Instead, the book talks about the music, about the contrast between the emotional lyrics written by a male band member and the unemotional way they were sung by the female band member; about being from Cardiff instead of London; about the feminism and politics that observers picked up on even when they weren’t intentional. There’s a bit about what the band members did before and after, which is especially helpful for a band with only one proper album in their discography.

The book’s a bit academic at times. You’ll see references to Susan Sontag, Julia Kristeva, Dick Hebdige, and others. But it’s still always readable and accessible.

Overall, a much-needed tribute to an album you should know.

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Review: Angelo Badalamenti’s Soundtrack from Twin Peaks by Clare Nina Norelli February 9, 2017

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cover103893-mediumYes, it’s another Netgalley review, written from a free advance e-copy.

A necessary addition to the growing Twin Peaks bookshelf, this short but informative book does a lot in its limited space.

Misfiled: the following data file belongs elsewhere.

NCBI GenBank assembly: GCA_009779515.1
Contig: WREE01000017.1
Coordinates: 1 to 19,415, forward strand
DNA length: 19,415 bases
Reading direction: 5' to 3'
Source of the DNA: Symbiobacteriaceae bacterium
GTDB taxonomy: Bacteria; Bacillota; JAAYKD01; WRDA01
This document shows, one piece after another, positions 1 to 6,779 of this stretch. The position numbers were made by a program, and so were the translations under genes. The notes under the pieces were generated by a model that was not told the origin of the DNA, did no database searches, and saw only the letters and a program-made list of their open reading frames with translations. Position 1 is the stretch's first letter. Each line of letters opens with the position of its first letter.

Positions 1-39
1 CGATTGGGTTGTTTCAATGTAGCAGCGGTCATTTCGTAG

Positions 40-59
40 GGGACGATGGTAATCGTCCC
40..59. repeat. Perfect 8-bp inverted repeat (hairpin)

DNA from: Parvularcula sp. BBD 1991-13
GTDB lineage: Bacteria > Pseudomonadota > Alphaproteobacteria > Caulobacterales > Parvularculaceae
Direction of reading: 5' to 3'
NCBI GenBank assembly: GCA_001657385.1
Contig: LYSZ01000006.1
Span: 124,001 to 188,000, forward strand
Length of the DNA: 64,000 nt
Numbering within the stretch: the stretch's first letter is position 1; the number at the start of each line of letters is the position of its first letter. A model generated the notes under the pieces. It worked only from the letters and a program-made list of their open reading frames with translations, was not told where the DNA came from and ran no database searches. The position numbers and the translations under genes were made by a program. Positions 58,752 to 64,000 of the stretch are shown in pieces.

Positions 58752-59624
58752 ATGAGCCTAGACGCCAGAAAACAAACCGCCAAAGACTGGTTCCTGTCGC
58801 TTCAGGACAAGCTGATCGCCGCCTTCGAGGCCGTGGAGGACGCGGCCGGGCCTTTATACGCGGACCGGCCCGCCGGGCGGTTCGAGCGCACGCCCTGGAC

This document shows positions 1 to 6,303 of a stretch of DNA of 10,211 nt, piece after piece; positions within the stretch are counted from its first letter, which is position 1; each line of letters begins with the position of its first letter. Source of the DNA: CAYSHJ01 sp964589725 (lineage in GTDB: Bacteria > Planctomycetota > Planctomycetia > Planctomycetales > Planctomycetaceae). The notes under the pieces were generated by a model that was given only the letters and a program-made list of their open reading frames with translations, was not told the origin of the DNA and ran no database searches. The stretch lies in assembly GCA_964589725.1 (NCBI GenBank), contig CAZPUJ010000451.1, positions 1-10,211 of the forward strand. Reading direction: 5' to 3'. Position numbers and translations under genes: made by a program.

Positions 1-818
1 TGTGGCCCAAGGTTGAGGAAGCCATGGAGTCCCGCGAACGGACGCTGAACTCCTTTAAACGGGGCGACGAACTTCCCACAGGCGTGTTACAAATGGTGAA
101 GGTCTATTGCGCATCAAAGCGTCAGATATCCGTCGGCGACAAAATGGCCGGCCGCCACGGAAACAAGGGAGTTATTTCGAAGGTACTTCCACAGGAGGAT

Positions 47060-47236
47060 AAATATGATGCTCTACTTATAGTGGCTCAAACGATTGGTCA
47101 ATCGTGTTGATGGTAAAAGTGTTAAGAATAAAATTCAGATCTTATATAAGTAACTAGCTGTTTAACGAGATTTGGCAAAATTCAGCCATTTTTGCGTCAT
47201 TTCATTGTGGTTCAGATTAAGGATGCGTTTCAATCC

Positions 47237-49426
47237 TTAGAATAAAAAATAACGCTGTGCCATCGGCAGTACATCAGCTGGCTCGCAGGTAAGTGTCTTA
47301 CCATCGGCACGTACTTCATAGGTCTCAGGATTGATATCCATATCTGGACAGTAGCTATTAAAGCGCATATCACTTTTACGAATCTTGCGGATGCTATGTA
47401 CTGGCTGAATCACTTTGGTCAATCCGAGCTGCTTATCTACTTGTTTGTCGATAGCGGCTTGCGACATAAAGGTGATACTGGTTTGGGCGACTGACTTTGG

It’s not just a look at the soundtrack album. Like many 33 1/3 books, this one puts the album in context, in this case as part of Angelo Badalamenti’s work, as part of David Lynch’s world, as part of a cult television series, and as music. Moving beyond the soundtrack, she writes about how the show used different versions of recurring themes and motifs linked with moods and characters. She includes the music from Twin Peaks: Fire Walk With Me, and the many pieces of music made available in recent years through the Twin Peaks Archive soundtrack project, which released a couple of hundred tracks that did not appear on the commercially released soundtrack albums.